To listen to the voice is to imagine it straddling a ridge, a precipice with sanity and the light of reality bathing one side. On the other is something dark and drunk with madness that skitters and capers about in fathomless depths, a whispering seductiveness. It would be easy to fall from that dividing line, to abandon everything and just let go. But not yet, not just yet.

“It was buried for a reason. All that time, all those thousands of years under the desert, buried on purpose, the press release said. On purpose, those are the important words here. How they could tell that I don’t know, but nobody thought to ask why. Or if they did, they didn’t bear it any mind. Bloody arrogant fools. Fucking…”

The voice checks itself just as it was about to rise beyond a whisper and become a shout. But that wouldn’t do, because loud would draw notice, attract curiosity. Loud might make things come, things which would make other sounds, rending and tearing sounds that would make anybody listening clap their hands over their ears and pray please God just make those noises stop.

“It’s quiet now,” the voice says, softly.  “I don’t think there’s anyone else left alive. I ran faster than the others.” The voice rises near the end, teetering on the ridge, swaying but holding as if it were on a tightrope.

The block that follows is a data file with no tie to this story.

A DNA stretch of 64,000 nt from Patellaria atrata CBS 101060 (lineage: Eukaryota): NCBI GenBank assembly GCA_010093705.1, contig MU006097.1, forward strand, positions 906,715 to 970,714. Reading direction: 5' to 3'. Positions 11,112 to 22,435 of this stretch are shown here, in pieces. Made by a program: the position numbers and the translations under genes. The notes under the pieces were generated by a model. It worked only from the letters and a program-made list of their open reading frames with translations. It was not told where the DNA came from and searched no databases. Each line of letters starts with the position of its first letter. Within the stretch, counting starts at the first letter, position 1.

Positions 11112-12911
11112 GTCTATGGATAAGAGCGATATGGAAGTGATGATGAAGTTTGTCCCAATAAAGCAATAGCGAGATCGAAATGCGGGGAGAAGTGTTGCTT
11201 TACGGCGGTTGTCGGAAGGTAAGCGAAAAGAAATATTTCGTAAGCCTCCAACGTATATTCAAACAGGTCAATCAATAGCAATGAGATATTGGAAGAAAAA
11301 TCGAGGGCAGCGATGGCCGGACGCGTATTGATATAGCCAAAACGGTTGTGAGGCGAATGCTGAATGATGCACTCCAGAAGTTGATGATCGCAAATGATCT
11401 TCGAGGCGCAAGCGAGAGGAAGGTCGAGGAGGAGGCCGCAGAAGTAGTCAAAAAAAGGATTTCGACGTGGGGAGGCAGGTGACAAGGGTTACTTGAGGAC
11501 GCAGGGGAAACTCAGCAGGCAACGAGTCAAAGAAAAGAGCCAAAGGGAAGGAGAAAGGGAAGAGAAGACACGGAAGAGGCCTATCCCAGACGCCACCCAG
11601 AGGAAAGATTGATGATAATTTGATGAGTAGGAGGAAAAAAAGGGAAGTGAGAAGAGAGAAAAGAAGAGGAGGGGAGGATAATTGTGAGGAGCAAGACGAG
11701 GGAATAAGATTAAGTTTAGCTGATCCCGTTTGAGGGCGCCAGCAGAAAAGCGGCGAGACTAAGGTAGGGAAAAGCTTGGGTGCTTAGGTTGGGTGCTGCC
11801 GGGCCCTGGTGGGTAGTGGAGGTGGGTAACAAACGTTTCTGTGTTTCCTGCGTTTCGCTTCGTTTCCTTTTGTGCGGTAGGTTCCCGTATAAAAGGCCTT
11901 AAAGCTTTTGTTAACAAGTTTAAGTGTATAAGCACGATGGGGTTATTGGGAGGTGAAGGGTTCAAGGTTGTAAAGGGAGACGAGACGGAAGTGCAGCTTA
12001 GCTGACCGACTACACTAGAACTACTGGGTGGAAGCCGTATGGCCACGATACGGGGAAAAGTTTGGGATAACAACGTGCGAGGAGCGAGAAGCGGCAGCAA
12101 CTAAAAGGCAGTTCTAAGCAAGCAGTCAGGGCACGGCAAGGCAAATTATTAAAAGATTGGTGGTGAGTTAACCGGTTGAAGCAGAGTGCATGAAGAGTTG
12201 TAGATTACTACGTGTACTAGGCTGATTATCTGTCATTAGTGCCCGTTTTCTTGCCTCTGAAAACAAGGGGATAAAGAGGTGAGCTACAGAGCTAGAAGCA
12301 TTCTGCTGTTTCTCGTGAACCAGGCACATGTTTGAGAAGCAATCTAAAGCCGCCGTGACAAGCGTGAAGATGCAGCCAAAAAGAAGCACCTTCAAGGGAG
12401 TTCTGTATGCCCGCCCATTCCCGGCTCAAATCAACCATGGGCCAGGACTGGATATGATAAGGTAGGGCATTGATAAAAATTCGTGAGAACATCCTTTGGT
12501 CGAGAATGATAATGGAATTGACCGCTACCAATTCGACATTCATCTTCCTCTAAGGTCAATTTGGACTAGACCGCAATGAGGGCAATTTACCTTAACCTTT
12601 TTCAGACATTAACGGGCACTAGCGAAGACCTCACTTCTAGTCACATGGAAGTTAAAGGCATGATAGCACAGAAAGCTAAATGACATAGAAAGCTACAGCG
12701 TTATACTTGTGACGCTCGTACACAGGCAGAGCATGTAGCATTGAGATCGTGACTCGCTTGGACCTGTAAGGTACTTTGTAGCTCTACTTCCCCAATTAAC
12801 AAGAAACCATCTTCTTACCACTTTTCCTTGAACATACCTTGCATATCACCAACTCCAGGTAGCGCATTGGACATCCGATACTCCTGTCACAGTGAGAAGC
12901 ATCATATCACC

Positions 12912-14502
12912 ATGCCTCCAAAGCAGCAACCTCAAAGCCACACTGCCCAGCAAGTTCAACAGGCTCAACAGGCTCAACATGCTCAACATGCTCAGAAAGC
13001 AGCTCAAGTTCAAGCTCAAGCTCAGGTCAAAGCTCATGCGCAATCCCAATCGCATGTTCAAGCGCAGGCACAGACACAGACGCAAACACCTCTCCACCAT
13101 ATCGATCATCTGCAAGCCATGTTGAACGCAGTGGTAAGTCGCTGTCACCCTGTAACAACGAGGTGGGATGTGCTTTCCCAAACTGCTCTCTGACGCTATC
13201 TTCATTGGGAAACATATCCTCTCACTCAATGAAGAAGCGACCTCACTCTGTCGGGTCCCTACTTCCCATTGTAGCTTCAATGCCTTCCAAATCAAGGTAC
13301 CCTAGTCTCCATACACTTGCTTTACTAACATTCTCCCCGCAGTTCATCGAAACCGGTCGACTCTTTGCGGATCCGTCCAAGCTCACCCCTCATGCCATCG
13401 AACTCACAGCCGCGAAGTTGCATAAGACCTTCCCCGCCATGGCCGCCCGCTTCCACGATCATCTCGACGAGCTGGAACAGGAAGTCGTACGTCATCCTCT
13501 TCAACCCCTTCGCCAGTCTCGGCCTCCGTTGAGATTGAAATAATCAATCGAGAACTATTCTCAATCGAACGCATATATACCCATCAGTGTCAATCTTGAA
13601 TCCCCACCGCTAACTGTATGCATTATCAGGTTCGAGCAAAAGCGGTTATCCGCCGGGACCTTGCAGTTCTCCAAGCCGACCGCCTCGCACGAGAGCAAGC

The voice has stopped to listen again, and there, so far in the distance that it is barely audible over the low hiss and jagged breathing, comes the shivering revulsion of the screech, vibrating through skin and bone. It is answered by the distinctive, rapid crack of gunfire, bursts appearing and disappearing in the background. For a few seconds the echo of it lingers and then is gone. The voice sobs again, slow and heaving, unable to give vent to its feelings for fear of hastening what it already knows is inevitable.

At first there was nothing,” A faint sniff as the man’s voice resumes. “They opened it and the cameras whirled and we stared and the scientists stared and everybody stared. The army was there because they’d dug it up. Biggest archaeological find since King Tut’s tomb the press said. It was. I wrote the headline.”

Shrieks come, drawn out aches of wretchedness pummelling the hearing.

“Do you hear them now? I could hear them as they came out. Even when I ran I could hear them. I could hear them breaking free.”

The voice pauses, becomes silent. Yet the silence speaks. The man behind the voice is concentrating on the piercing howl beyond, determining how close it is. Listening before beginning again, in a tone hushed and conspiratorial.